Greece Asserts Fight against Terrorism
Constantine, Gus, The Washington Times (Washington, DC)
Top officials in Athens are expressing high hopes that a crime-fighting agreement signed this year with the United States will lay to rest the mistrust underlying recurring U.S. charges that democratic Greece is not doing enough to combat terrorism.
"The agreement sets clear rules under which the two nations will cooperate in tackling the problem of terrorism," Foreign Minister George Papandreou said in a recent hourlong interview in Athens.
He viewed the mistrust as a product of the two nations' post-World War II history.
"I think the whole Cold War legacy from the [Greek] civil war in the '40s all the way through the junta [1967-74], and even later on with PASOK (the Panhellenic Socialist Union), created a strong tension between Greece's desire to be more independent in foreign policy and the U.S. seeking conformity and viewing Greece with the mistrust that came out of the civil war." Civil war erupted in Greece after the German, Italian and Bulgarian forces that invaded the country in 1940 withdrew in late 1944. British and Greek Royalist troops defeated communist resistance forces, and restored the monarchy. Communists waged a guerrilla war against the government in 1947-49 but were defeated with American help.
American-Greek mistrust is history now, Greece's top diplomat said.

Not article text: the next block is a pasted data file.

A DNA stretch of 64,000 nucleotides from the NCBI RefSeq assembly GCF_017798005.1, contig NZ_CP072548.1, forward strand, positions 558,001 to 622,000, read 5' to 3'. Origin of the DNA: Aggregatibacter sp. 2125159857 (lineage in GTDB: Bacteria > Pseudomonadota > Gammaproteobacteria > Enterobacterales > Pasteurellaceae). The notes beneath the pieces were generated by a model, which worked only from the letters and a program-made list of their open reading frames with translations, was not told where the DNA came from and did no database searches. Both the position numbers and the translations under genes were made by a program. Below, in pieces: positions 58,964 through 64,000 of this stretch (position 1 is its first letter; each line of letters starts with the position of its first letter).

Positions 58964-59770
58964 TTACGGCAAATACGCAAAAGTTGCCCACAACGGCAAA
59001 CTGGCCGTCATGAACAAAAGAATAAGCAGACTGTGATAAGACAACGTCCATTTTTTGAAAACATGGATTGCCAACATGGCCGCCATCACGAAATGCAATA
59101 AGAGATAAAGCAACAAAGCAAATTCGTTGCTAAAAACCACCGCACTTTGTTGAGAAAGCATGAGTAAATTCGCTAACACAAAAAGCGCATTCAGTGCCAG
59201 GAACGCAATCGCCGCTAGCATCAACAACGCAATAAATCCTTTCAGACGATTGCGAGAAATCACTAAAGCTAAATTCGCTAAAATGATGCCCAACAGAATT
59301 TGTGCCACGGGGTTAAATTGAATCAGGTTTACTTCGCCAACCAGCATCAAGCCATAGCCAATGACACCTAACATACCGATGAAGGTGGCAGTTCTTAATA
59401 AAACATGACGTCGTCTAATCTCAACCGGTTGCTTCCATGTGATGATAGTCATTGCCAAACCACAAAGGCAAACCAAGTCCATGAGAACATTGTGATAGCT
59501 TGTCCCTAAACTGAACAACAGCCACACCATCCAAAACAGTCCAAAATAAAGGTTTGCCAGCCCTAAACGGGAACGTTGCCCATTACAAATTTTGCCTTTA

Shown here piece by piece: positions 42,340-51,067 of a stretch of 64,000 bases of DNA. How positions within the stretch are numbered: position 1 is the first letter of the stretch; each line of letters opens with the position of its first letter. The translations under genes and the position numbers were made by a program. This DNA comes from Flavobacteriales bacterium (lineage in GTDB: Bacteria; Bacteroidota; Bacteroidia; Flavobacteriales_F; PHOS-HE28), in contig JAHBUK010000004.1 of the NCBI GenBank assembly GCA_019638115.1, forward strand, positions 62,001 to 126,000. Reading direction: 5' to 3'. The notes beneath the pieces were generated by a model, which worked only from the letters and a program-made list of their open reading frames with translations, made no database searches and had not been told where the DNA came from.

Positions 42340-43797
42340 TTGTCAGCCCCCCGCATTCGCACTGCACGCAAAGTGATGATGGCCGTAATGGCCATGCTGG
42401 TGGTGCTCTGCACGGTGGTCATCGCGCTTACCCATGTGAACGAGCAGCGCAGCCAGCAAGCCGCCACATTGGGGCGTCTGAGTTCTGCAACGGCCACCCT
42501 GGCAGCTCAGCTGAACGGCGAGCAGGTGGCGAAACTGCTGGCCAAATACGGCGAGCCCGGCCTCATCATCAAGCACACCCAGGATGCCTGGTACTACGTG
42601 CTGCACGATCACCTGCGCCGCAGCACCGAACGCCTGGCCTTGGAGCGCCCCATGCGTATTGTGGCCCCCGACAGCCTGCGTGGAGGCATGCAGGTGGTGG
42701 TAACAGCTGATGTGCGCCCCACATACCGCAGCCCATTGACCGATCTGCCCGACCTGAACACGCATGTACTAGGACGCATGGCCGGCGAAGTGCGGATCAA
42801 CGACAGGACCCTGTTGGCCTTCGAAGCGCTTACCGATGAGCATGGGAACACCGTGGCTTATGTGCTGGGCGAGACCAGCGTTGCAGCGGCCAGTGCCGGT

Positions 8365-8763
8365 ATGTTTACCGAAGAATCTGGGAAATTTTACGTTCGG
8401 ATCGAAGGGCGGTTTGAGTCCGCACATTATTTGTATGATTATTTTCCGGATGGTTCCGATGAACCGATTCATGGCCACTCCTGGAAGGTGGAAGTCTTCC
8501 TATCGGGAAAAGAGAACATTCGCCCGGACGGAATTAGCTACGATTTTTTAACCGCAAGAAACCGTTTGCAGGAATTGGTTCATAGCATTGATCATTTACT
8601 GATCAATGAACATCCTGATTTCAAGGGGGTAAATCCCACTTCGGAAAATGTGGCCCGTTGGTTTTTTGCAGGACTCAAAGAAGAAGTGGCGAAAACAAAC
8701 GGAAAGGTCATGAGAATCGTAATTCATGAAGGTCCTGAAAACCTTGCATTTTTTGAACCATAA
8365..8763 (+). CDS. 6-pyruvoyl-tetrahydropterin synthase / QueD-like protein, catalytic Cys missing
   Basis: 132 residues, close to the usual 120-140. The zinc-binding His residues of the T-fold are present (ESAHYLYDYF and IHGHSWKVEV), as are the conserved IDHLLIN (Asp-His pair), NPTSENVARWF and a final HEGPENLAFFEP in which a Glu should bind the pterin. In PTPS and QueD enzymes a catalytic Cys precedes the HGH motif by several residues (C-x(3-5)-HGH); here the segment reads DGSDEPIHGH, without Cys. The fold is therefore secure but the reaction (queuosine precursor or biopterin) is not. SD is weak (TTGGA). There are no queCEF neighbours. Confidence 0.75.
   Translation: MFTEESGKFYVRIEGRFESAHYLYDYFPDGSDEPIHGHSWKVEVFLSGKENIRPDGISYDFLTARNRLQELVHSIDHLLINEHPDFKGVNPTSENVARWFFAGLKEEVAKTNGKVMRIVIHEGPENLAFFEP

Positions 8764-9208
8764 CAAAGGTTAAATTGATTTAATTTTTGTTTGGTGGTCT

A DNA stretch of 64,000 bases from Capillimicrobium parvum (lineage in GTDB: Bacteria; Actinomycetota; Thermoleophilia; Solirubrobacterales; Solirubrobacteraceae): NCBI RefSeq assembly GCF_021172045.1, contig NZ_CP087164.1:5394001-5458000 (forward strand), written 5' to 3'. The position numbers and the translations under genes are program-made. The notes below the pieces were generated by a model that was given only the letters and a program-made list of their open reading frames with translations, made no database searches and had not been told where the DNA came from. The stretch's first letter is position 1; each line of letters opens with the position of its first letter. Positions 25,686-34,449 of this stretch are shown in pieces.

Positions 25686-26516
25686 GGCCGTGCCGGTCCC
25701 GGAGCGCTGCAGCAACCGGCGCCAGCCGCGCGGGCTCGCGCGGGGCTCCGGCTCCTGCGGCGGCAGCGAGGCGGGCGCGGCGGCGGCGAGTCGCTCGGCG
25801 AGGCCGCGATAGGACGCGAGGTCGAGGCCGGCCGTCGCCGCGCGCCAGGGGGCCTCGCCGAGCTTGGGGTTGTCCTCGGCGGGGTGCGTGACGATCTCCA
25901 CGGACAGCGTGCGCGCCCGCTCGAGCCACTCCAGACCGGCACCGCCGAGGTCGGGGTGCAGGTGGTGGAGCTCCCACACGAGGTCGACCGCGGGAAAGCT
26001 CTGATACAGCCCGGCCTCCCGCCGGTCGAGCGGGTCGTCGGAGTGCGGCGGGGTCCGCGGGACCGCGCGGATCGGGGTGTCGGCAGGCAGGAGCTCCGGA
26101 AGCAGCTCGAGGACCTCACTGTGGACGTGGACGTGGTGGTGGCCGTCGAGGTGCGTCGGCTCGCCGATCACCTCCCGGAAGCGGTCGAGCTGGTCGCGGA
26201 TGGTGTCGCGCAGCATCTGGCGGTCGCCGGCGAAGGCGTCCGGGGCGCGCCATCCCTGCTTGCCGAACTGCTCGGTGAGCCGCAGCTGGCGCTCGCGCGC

"We have developed a new relationship over the last 10 years, particularly after the fall of the Berlin Wall, Mr. Papandreou said.
Michalis Chrysohoides, minister of public order, agreed that postwar history is what created the mistrust.
"The Americans seem to think that Greece does not have the political will to fight terrorism. That is the problem," he said.
"But I think the mistrust is not warranted. All governments of Greece from then to now have had the political will to fight terrorism."
On Sept. 8, a memorandum of understanding on combating terrorism and other transnational crimes, such as drug trafficking and illegal migration, was signed in Washington by Mr. Chrysohoidis and Attorney General Janet Reno.
The memorandum provides for combined training between the United States and Greece and exchange of law-enforcement personnel.
"I think the agreement has a symbolic dimension. It shows that Greece is willing to cooperate and expresses our strong political will. This is an old problem, for which we have new means in place to combat it," the public order minister said.
Even before the agreement, Greece had moved to improve its internal-security situation. For example, an upgraded baggage-handling system that will be able to X-ray every piece of luggage is planned for use next year at the new Athens airport. …